St. John’s College Summer Academy 2020 Sessions

On-campus Summer Academy has been postponed to summer 2021. You can experience the next best thing during summer 2020: the online Great Books Summer Seminars for High School Students.

In our Summer Academy, high school students enjoy Great Books Reading Programs that range from insightful poetry by Shakespeare to debates in justice by Aristotle and Hamilton, just to name a few. Find a session that interests you and join us for a summer you’ll never forget!

2020 Summer Academy Dates
Date Session Location
June 28–July 4 The Soul of the Sciences: Thinking, Counting, Seeing Annapolis, MD
July 5–July 11 Power and Politics: The Great and the Good Annapolis, MD
July 12–July 18 Courage and the Soul: Exploring Human Virtue Santa Fe, NM
July 19–July 25 Art and Nature: Intersection of Imagination & Ingenuity Santa Fe, NM
July 26–August 1 The American Experiment: Foundations of Democracy Santa Fe, NM

Each week, high school students spend time in conversation in the classroom, convene during free-time to talk or read in the residence halls and outdoor spaces, and visit local historic and cultural landmarks.

Depending on the week’s thematic emphasis, teens take classes in two of the following subject areas: laboratory science, mathematics, language, music, visual arts, or rhetoric. Because the seminar class plays a central role in our discussion-based approach to learning, students participate in seminar every week.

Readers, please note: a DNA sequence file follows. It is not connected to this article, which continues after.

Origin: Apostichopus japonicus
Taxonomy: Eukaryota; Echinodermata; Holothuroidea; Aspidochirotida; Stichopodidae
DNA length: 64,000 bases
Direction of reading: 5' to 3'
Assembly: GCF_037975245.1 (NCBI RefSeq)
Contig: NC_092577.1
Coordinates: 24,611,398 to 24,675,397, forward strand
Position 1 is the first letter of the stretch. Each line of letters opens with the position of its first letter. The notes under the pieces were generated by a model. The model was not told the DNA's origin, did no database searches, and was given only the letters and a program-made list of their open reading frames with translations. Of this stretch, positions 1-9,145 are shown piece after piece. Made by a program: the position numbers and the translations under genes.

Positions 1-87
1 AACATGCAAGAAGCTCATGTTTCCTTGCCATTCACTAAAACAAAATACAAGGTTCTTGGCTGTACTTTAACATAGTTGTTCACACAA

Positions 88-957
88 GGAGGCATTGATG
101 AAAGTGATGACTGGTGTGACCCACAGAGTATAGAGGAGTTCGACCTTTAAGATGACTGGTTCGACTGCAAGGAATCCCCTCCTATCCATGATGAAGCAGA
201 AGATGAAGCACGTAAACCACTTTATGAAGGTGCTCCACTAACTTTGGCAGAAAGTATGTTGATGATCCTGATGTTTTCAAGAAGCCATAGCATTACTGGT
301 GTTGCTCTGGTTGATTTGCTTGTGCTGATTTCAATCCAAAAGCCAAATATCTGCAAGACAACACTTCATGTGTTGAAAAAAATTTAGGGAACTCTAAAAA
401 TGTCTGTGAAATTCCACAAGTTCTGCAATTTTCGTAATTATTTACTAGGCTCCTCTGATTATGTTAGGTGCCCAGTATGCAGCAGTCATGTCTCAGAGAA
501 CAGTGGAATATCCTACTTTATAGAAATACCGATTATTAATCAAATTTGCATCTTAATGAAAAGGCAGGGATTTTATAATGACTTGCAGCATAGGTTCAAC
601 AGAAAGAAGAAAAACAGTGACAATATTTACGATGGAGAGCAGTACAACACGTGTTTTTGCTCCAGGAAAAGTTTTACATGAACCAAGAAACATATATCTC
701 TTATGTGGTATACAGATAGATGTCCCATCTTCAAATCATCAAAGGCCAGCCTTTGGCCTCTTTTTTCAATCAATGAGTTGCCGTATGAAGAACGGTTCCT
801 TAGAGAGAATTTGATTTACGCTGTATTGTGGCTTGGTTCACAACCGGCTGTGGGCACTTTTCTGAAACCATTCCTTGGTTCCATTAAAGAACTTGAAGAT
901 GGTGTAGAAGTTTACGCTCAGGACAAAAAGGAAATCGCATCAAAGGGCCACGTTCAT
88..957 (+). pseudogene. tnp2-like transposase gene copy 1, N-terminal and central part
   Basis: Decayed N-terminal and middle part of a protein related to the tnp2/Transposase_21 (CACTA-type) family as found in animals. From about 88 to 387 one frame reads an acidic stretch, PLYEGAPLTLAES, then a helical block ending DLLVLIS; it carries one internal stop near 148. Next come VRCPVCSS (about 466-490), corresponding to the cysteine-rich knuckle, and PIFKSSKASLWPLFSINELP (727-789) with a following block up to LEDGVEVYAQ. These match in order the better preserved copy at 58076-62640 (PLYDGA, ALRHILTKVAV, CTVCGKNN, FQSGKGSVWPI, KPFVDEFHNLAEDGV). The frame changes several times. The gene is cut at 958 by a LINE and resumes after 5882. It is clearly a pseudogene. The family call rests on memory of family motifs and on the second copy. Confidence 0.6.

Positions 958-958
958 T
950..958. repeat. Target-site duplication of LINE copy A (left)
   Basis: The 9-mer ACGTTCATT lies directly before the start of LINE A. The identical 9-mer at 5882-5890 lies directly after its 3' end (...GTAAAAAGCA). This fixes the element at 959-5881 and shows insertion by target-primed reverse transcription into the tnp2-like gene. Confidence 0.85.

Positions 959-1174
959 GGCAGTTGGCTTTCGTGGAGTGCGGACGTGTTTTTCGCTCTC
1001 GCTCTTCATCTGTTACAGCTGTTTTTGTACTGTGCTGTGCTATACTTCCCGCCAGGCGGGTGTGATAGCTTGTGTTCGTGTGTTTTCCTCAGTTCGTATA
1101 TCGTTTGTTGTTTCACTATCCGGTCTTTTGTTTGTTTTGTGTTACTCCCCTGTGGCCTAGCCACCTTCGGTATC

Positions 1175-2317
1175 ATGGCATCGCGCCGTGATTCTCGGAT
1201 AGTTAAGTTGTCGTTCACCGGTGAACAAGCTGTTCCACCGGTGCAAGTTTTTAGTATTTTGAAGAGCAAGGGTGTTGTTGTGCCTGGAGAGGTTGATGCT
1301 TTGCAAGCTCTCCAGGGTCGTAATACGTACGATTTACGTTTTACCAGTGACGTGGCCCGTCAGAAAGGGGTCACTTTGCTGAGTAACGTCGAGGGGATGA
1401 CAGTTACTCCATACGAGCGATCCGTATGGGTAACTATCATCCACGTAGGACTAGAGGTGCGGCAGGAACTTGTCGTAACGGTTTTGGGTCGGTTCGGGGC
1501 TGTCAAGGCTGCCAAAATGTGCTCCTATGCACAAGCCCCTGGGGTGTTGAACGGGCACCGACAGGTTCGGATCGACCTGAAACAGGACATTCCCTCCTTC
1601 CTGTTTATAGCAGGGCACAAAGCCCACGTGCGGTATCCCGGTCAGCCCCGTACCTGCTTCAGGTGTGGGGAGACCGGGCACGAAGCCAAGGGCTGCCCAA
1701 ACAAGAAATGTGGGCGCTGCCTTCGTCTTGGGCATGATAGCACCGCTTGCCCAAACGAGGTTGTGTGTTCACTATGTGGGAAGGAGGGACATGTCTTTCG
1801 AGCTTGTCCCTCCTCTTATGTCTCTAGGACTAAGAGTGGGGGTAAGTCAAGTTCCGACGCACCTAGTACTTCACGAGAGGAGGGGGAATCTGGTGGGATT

Seminar occurs around a large table that seats up to 20 students and two faculty members. One faculty member asks an opening question inspired by the assigned reading, and the discussion is launched.

“I never anticipated meeting so many great people and making so many great friends. I still talk to some people I met at the summer academy every day.”
Matthew​ (SA16)

In mathematics, music, language, rhetoric or visual arts classes, no more than 15 students study under the guidance of one faculty member. Whether demonstrating a mathematical proposition, exploring the language in a poem, examining musical literature, or viewing artwork, students engage in a close and careful reading or analysis that leads to insights and deeper questions.

In laboratory science, the basis for discussion and experimentation are classic papers. Under the direction of one faculty member up to 15 students discuss and reconstruct a pivotal idea and experiment from the history of science.

Here are schedule snapshots of sessions on our Annapolis and Santa Fe campuses.